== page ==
Prota 7(2): Timbers/Bois d’œuvre 2
Ann. Bot. 2: 571, t. 16–17 (1806).
2n = 32
Ackee, akee, akee apple, savory akee tree (En). Aki, fisanier, blighia savoureuse, fausse anacarde, pommier d’aki, arbre fricassé (Fr). Castanheiro de Africa, castanha de Africa, huevo vegetal castanha (Po).
Origin and geographic distribution
Blighia sapida occurs naturally from Senegal to Cameroon and Equatorial Guinea, and possibly also in Gabon. It is commonly planted in its natural area of distribution, as fruit tree and ornamental shade tree. It has been introduced in many other tropical countries and in some subtropical regions such as Florida (United States) and is widely cultivated as fruit and ornamental tree in India and tropical America. It had already been introduced in tropical America by the end of the 18th century, and has since become locally naturalized.
Wood of Blighia sapida, known as ‘achin’ or ‘tsana’, is mainly used for light construction and furniture, but sometimes also for casks, boxes, crates, food containers, packing cases, tool handles, paddles, pestles, mortars, handicrafts, carving and turnery. It is suitable for interior trim, joinery and railway sleepers. In Ghana, it is used as a substitute for niangon (Heritiera utilis (Sprague) Sprague). The wood is also used as firewood and for charcoal production.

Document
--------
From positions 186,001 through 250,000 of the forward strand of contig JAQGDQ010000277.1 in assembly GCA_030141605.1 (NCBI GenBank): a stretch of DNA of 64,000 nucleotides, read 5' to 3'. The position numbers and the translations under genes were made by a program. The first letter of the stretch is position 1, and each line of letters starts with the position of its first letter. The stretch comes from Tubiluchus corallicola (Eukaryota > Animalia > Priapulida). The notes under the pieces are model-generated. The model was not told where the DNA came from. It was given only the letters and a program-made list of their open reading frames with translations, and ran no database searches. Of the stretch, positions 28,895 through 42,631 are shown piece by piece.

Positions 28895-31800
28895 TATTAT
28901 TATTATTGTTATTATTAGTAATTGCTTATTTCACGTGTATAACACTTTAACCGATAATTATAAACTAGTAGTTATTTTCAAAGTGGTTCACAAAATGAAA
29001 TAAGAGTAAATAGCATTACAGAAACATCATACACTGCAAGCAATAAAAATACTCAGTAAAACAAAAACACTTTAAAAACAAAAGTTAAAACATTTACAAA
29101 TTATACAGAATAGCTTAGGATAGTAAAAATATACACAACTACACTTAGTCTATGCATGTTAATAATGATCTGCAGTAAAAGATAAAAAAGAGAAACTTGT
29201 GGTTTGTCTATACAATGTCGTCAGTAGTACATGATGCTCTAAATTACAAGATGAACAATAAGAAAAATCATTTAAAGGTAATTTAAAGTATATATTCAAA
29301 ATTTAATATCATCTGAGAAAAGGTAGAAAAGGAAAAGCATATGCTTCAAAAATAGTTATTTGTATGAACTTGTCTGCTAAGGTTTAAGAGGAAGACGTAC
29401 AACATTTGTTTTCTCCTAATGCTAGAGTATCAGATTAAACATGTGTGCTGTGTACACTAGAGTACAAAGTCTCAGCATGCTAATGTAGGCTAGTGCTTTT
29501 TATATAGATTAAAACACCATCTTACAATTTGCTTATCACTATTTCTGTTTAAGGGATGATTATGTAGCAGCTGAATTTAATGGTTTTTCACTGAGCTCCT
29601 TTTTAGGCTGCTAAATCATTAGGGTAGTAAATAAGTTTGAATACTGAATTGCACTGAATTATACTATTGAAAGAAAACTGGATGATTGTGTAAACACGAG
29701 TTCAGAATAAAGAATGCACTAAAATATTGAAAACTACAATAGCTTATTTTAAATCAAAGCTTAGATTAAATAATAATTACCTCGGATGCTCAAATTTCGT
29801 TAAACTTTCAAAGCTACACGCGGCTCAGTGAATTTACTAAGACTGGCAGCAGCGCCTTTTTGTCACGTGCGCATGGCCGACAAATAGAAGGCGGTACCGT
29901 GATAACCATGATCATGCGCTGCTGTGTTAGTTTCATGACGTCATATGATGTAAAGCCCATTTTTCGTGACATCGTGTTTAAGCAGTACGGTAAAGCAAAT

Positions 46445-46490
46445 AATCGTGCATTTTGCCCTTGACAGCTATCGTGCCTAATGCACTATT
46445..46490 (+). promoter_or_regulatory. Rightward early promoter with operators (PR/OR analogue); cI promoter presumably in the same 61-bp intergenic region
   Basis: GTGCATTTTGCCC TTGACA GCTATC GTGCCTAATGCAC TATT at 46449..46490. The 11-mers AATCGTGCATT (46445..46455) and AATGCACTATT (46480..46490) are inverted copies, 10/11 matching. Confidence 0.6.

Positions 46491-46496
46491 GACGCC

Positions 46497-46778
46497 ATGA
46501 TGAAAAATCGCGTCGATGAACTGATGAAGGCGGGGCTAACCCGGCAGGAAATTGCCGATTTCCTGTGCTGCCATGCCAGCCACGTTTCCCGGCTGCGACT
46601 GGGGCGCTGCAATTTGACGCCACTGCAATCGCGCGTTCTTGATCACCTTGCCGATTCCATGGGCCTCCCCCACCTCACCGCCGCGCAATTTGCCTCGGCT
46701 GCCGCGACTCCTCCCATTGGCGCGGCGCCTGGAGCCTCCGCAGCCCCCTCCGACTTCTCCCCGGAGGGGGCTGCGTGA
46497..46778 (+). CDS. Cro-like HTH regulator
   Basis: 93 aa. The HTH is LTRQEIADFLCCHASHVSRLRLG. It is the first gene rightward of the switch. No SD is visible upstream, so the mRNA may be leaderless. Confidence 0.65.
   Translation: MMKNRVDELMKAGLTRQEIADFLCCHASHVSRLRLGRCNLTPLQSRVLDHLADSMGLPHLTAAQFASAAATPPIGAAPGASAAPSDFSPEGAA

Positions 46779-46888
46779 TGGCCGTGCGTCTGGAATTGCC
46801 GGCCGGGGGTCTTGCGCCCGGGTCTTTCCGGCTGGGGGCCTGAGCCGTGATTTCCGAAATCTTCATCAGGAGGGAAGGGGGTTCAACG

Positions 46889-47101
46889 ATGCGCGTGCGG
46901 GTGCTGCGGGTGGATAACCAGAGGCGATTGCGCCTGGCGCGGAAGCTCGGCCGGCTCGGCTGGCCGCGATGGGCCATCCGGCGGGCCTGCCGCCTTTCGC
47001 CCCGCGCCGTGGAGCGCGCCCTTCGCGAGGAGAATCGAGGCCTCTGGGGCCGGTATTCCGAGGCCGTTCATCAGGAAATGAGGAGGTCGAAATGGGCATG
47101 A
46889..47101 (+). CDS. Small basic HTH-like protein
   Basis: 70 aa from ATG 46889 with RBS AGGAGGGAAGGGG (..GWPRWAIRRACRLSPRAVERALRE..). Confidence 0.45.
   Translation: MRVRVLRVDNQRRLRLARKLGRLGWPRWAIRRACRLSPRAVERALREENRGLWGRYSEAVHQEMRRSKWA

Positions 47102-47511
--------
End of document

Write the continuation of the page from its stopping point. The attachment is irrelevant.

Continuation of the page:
Blighia sapida is commonly planted as ornamental shade tree. It is considered useful for soil improvement and erosion control. In traditional medicine, sap from terminal buds is instilled in the eyes to treat ophthalmia and conjunctivites. Bark and leaf decoctions are administered to treat oedema, intercostal pain, dysentery and diarrhoea. In Ghana, bark ground-up with capsicum pepper (Capsicum annuum L.) is rubbed on the body as stimulant and pulp of ground leafy twigs is rubbed on the forehead to treat migraine. In Côte d’Ivoire and Nigeria, ground leaves are applied as a paste together with plant salts to treat yaws and ulcers. In traditional medicine in Côte d’Ivoire, Blighia sapida is widely used for the treatment of yellow fever, epilepsy and oedema, and as a laxative and diuretic. The seeds are taken in Ghana to control nausea and vomiting. In Benin, leaves are used in the treatment of fever and vertigo, and twigs to treat hepatitis, cirrhosis and amygdalitis. In Togo, decoctions of bark or fruit walls are applied to wounds, and the fruit pulp to treat whitlow. Pounded bark is administered as an antidote to snake and scorpion bites, and pounded seeds to treat stomach complaints. Aqueous seed extracts are administered to expel parasites in Brazil. The pounded fruit is used as fish poison. Green fruits lather in water and are used by the Krobo people of Ghana as soap for washing and as a mordant for dyeing. Dried fruit husks are rich in potash and the ashes are used in making soap. Seeds of Blighia sapida yield a yellowish oil, believed to be edible. In Nigeria the seeds are used in making traditional soap.